Apostrophic failure

9 03 2011

Coming across this article on how grammar and punctuation have evolved on the web got me thinking. I’ve always been a stickler for correctness, and have to admit to being one of the people Eats, Shoots and Leaves was aimed at (despite the use of the Oxford comma there!).

When I first started a blog back in 1997, I decided to write exclusively in lower case as I found it more aesthetically pleasing. I still observed all other rules of grammar and I don’t think the content was harder to read than if it was written conventionally, but this only worked because it was on the web and broken down into small chunks. Reading a printed novel written like that would be a nightmare! The same goes for fonts: what looks good on the screen (Arial or Verdana) can be harder to read in print, where a serif font is usually more appropriate. The reverse is also true – nothing puts me off a webpage more than Times New Roman!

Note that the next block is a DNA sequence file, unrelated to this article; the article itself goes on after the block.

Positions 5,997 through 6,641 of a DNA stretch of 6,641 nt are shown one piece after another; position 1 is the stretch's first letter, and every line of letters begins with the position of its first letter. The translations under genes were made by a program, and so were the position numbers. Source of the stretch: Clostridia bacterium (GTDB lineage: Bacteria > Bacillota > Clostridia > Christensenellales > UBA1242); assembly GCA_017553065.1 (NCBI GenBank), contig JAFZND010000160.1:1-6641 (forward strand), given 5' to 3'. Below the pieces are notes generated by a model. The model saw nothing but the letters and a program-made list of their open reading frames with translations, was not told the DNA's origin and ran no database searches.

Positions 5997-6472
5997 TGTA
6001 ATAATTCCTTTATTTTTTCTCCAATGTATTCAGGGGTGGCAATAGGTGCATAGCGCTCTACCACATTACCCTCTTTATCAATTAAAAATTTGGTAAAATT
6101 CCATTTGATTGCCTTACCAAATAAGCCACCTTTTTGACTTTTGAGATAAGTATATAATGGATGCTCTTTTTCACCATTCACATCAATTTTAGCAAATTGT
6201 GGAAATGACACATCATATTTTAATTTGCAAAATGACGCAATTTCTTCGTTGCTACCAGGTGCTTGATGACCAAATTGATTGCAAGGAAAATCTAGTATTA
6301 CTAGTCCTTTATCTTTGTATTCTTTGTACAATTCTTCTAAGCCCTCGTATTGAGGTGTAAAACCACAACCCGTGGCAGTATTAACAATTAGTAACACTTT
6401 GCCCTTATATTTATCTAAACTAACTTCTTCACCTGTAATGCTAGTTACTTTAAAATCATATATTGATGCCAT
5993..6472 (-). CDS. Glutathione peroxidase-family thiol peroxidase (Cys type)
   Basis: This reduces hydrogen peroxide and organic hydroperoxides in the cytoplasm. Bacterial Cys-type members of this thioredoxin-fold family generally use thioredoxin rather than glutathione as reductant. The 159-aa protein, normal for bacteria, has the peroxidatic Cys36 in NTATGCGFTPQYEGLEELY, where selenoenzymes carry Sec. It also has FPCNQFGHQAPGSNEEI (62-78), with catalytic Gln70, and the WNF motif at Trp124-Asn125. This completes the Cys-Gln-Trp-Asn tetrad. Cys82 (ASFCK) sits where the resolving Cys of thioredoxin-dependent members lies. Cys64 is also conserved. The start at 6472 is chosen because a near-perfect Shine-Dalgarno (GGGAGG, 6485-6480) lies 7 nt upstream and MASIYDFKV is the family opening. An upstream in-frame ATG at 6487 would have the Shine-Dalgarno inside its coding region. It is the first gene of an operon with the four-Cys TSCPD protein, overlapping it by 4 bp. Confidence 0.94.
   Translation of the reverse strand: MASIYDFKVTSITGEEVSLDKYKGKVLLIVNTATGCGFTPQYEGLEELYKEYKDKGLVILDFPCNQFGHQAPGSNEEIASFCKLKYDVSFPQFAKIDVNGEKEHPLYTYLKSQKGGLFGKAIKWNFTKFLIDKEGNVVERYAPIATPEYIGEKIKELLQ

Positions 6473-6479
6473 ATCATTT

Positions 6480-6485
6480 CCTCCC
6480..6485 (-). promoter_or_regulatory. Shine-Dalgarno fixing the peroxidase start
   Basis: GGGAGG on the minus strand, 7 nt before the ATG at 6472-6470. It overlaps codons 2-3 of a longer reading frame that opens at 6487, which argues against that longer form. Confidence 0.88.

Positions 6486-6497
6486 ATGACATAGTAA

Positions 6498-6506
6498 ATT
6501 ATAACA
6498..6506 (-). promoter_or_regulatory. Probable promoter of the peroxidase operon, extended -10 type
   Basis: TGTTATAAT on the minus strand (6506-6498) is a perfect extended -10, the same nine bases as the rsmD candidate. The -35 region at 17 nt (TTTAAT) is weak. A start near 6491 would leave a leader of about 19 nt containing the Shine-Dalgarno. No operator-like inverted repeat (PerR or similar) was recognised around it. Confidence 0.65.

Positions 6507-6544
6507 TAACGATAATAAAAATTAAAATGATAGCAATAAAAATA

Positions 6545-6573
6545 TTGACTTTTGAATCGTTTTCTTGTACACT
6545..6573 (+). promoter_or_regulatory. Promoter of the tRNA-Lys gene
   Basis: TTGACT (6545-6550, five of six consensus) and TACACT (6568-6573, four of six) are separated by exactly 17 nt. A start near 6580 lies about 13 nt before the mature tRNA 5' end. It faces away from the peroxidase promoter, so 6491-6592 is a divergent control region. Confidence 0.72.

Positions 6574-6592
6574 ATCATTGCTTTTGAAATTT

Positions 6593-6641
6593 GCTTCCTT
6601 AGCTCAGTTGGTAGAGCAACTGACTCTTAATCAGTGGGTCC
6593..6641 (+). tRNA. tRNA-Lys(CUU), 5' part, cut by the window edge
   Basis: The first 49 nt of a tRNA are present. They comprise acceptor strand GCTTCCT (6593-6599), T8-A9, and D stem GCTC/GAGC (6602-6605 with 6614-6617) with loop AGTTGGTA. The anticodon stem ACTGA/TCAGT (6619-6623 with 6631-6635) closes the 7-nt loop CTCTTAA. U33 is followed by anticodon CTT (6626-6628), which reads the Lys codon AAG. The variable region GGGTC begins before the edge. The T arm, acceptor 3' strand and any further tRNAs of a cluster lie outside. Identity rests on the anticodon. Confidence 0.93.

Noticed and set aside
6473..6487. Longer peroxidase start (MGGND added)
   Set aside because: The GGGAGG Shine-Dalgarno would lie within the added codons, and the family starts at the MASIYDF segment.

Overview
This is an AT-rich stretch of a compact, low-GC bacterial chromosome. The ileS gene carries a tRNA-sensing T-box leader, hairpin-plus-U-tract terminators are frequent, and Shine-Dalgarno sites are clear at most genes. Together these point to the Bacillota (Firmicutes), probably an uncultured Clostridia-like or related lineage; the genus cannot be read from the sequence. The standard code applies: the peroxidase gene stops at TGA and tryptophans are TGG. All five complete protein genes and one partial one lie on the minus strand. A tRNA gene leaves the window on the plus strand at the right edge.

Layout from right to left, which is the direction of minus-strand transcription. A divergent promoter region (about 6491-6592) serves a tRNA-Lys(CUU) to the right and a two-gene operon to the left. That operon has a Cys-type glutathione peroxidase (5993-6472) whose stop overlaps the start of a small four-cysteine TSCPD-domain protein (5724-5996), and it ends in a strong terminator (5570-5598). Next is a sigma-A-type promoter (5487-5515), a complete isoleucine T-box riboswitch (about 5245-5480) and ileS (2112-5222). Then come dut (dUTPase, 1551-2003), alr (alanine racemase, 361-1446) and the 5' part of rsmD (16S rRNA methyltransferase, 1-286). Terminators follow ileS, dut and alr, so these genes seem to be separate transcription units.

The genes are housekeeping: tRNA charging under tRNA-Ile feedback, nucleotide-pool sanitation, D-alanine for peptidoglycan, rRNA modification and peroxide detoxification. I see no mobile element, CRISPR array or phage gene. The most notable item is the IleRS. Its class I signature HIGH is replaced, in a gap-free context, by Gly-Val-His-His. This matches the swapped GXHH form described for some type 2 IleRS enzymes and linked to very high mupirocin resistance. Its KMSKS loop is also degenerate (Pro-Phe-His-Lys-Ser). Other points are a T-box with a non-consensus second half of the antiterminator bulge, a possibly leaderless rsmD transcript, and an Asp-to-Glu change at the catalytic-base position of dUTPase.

I welcome the evolution of language on the web. Having struggled unsuccessfully to master the art of programming, I find it ironic that it’s digital media pushing for this evolution when punctuation and syntax are such harsh masters in coding country. A single misplaced semi-colon can render a 500-line program useless! I bet programmers wish their compilers would be so forgiving.

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